11. 11. Q U E S T I O N N A I R E D E S I G N s s s 9 Examples: Paired comparisons 1. What do you consider the main responsibility Respondents are asked to compare one item to of your county 4-H agent? (Circle one another, usually expressed in terms of number.) Òeither/orÓ or one item ÒversusÓ another. 1 Work with people who request help Example: 2 Work with 4-H members 1. In comparing beef to other meats, which does 3 Work with volunteer 4-H leaders your family use more often? (Choose one from 4 Plan and organize county youth events each comparison and circle the number.) 5 Organize and expand new 4-H clubs 1 Beef OR 2 Poultry 6 Other, please specify _______ 3 Beef OR 4 Lamb 5 Beef OR 6 Pork 2. Which of these community recreational facili- ties do you most frequently use? (Circle one 7 Beef OR 8 Wild game number.) (venison, etc.) 1 Parks Matching 2 Tennis courts Respondents are asked to match responses to a list of items. 3 Swimming pools 4 Other ______ Example: 1. Match each food to the proper food group byItems in a series putting the correct lower case letter from theWhen several questions use the same response right side in the blank.category, it is possible to present the responses A. __ Wheat roll a. Meat and meat productsin a table, rather than write separate questionsfor each. B. __ Nectarine b. Milk and milk products C. __ Ham c. Fruits and vegetables Example: D. __ Yogurt d. Breads and cereals 1. How often do you eat the following meats? (Circle one number for each meat.) E. __ Pumpkin e. Sweets F. __ Oatmeal Once/ 1–3 times 4–6 times Never week week week DailyA. Beef 1 2 3 4 5B. Lamb 1 2 3 4 5C. Pork 1 2 3 4 5D. Poultry 1 2 3 4 5E. Fish 1 2 3 4 5
  12. 12. 10 s s s P R O G R A M D E V E L O P M E N T A N D E V A L U A T I O N Close-ended questions with multiple Lists choice answers: Check all that apply A list provides a series of answers. Respon- This common response format is actually a dents may choose one or more depending on series of ÒyesÓ or ÒnoÓ items. It is a fast and the instructions. easy way to obtain such information and also save space. DonÕt make the list too long or the Examples respondents may not consider each item. 1. Listed below are some adjectives which might be used to describe a person. Please indicate for Examples: each adjective, whether the adjective does or 1. What steps have you taken to set up a busi- does not describe you. (Circle one number for ness? (Check all that apply.) each adjective.) s a. Improved product or skills Describes Does not DonÕt s b. Defined product or service me describe me know s c. Identified customers a. Ambitious 1 2 3 s d. Researched market potential b. Happy 1 2 3 s e. Filed business name c. Idealistic 1 2 3 s f. Established recordkeeping system d. Outgoing 1 2 3 s g. Applied for resale tax number 2. From the list provided, select THREE adjec- s f. Other tives which best describe you. ________________________________ (Place the letter of the adjective on the lines provided.) 2. What information would you like covered in 1. _____ a. Ambitious the next Extension workshop? (Check all choices.) 2. _____ b. Happy s a. Container production 3. _____ c. Idealistic s b. Landscape design d. Outgoing s c. Disease control s d. Nursery layout s e. Weed control practices s f. Greenhouse management practices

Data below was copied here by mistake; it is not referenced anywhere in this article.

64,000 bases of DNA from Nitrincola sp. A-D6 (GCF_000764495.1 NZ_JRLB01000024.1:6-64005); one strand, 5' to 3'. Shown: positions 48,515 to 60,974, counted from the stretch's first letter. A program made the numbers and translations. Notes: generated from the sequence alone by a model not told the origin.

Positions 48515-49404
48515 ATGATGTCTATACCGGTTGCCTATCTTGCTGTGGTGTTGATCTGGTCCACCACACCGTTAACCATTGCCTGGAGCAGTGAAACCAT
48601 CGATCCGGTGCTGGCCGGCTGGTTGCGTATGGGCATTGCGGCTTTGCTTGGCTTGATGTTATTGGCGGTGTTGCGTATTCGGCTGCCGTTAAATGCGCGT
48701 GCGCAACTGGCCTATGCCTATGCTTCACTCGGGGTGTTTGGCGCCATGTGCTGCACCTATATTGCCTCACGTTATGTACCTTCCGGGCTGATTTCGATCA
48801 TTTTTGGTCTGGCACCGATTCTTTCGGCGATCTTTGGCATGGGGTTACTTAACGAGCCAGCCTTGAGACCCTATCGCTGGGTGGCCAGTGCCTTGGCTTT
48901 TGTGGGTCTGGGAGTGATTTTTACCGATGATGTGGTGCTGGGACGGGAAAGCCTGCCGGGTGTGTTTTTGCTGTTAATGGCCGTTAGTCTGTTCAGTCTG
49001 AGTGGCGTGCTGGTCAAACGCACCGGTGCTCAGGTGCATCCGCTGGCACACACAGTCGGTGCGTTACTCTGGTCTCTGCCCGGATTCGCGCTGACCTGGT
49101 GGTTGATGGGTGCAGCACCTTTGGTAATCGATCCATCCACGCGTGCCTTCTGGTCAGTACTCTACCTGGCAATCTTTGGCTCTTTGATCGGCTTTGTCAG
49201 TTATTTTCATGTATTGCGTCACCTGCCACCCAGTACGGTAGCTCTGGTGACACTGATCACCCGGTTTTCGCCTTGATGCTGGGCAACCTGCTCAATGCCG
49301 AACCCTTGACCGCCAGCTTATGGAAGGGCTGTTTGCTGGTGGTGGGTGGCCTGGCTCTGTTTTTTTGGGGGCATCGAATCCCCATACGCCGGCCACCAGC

13. 13. Q U E S T I O N N A I R E D E S I G N s s s 11RankingRank ordering is a multiple-choice option. Formatting theRespondents are given various responses and questionnaireasked to rank them in order of importance or After you have selected your questions, youÕllindicate a Òtop three.Ó need to make a series of decisions about the questionnaire formatÑits appearance, length, Examples: and the order in which the questions will 1. What would you like to know more about? appear. The questionnaire should be pleasing Select three responses from the list and rank to the eye and easy to complete. them in order of 1, 2, 3. The following guidelines offer some tips to 1. ___ a. What to eat to look better help you put the questionnaire together. 2. ___ b. How food affects you s Begin with an introduction that includes 3. ___ c. Weight control the questionnaireÕs purpose, identifies its d. Health foods source, explains how the information e. Physical conditioning obtained will be used, and assures respon- through diet dents of confidentiality. In mailed ques- f. Vitamins tionnaires, reinforce the points you made in the cover letter. 2. What would you like to know more about? Select three responses from the right hand s The first questions should be easy, avoid- column and rank them in order of first, second, ing controversial topics. Write interesting and third choice. questions that are clearly related to the questionnaireÕs purpose. DonÕt use open- 1. __ 1st choice a. What to eat to ended or long questions with lengthy look better answer choices in the beginning of the 2. __ 2nd choice b. How food affects questionnaire. you s Address important topics early, rather than 3. __ 3rd choice c. Weight control late, in the questionnaire. d. Health foods s Arrange questions so that they flow natu- e. Physical conditioning rally. Keep questions on one subject grouped together. Start with general ques- f. Vitamins tions and then move to those that are specific. s Try to use the same type of question and response throughout a series of questions on a particular topic. For example, donÕt needlessly break a respondentÕs concentra- tion by using a multiple choice format fol- lowed by a yes/no question, followed by an open-ended question. s Place demographic questions (age, sex, income level, etc.) at the end of the ques- tionnaire. s Print it in an easy-to-read typeface. s A numbered response should mean the same thing throughout the questionnaire.